Research Papers:

Downregulation of tumor suppressive microRNAs in vivo in dense breast tissue of postmenopausal women

Annelie Abrahamsson, Alessandra Capodanno, Anna Rzepecka and Charlotta Dabrosin _

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Oncotarget. 2017; 8:92134-92142. https://doi.org/10.18632/oncotarget.20906

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Annelie Abrahamsson1, Alessandra Capodanno1, Anna Rzepecka2 and Charlotta Dabrosin1

1Department of Oncology and Department of Clinical and Experimental Medicine, Linköping University, Linköping, Sweden

2Department of Radiology and Department of Medical and Health Sciences, Linköping University, Linköping, Sweden

Correspondence to:

Charlotta Dabrosin, email: [email protected]

Keywords: mammary gland, microdialysis, mammography, extracellular miRNA, inflammation

Received: June 16, 2017    Accepted: August 19, 2017    Published: September 15, 2017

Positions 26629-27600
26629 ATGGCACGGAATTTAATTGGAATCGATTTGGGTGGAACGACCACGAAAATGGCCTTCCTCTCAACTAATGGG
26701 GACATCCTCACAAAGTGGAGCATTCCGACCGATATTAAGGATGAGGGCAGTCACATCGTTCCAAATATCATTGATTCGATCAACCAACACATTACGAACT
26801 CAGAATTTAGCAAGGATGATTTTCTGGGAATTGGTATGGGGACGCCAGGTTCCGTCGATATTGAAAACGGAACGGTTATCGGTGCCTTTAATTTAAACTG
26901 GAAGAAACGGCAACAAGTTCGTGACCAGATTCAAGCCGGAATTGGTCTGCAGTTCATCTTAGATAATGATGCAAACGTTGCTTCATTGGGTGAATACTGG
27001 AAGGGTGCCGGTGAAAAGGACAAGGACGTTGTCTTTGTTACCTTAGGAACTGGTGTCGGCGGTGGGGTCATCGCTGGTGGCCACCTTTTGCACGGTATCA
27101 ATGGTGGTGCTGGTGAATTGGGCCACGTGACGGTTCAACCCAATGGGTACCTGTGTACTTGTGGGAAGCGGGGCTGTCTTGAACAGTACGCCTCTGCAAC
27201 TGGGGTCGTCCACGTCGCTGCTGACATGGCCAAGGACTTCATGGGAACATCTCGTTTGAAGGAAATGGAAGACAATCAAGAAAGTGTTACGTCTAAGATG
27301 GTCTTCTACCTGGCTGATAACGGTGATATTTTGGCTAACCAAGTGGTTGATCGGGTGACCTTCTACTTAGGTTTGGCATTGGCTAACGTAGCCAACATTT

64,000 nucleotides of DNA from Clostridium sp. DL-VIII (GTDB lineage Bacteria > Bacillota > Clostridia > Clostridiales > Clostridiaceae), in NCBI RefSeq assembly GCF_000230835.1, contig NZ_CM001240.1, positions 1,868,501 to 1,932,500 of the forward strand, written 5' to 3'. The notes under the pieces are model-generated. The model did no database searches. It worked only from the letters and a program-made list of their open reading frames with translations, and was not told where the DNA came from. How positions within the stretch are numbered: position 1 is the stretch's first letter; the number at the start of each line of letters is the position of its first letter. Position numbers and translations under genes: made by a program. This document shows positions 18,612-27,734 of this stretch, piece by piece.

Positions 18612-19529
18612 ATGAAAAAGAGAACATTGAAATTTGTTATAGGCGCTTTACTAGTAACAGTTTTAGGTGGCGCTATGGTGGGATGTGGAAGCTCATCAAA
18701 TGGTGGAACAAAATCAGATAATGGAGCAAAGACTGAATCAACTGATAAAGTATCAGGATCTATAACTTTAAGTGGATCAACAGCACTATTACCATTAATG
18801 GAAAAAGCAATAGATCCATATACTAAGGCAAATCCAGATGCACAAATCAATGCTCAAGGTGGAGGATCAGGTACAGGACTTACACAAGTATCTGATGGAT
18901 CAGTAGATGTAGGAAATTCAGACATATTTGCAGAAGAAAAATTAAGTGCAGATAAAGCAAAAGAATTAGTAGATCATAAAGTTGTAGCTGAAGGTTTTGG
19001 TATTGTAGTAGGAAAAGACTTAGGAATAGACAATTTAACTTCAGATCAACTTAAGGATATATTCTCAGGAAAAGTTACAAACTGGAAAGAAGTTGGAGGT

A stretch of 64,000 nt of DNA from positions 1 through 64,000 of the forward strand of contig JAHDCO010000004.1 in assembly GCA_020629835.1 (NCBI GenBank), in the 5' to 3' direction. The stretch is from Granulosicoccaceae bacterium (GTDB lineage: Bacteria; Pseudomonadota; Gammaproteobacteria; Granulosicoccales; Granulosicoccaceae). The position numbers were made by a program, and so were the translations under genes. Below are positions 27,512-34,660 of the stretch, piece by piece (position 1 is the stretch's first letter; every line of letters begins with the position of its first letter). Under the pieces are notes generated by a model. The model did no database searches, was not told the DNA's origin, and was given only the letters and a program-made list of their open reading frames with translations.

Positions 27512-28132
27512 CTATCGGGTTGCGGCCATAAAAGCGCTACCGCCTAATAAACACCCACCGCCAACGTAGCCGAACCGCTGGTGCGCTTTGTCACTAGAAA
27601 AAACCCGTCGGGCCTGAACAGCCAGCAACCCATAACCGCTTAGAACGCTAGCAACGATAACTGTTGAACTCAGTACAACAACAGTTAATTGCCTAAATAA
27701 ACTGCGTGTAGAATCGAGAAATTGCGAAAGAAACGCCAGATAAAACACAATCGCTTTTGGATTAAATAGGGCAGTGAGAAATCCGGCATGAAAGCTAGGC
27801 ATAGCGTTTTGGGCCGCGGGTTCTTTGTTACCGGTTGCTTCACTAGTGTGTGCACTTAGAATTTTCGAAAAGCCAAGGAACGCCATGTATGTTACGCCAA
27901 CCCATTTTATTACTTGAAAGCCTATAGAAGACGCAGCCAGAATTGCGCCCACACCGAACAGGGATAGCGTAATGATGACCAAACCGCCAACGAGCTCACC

Women with dense breast tissue on mammography are at higher risk of developing breast cancer but the underlying mechanisms are not well understood. De-regulation of microRNAs (miRNAs) has been associated with the onset of breast cancer. miRNAs in the extracellular space participate in the regulation of the local tissue microenvironment.

Here, we recruited 39 healthy postmenopausal women attending their mammography-screen that were assessed having extreme dense or entirely fatty breasts (nondense). Microdialysis was performed in breast tissue and a reference catheter was inserted in abdominal subcutaneous fat for local sampling of extracellular compounds. Three miRNAs, associated with tumor suppression, miR-193b, miR-365a, and miR-452 were significantly down-regulated in dense breast tissue compared with nondense breast tissue. In addition, miR-452 exhibited significant negative correlations with several pro-inflammatory cytokines in vivo, which was confirmed in vitro by overexpression of miR-452 in breast cancer cells. No differences were found of miR-21, -29a, -30c, 146a, -148a, -203, or -451 in breast tissue and no miRs were different in plasma. Extracellular miRNAs may be among factors that should be included in studies of novel prevention strategies for breast cancer.

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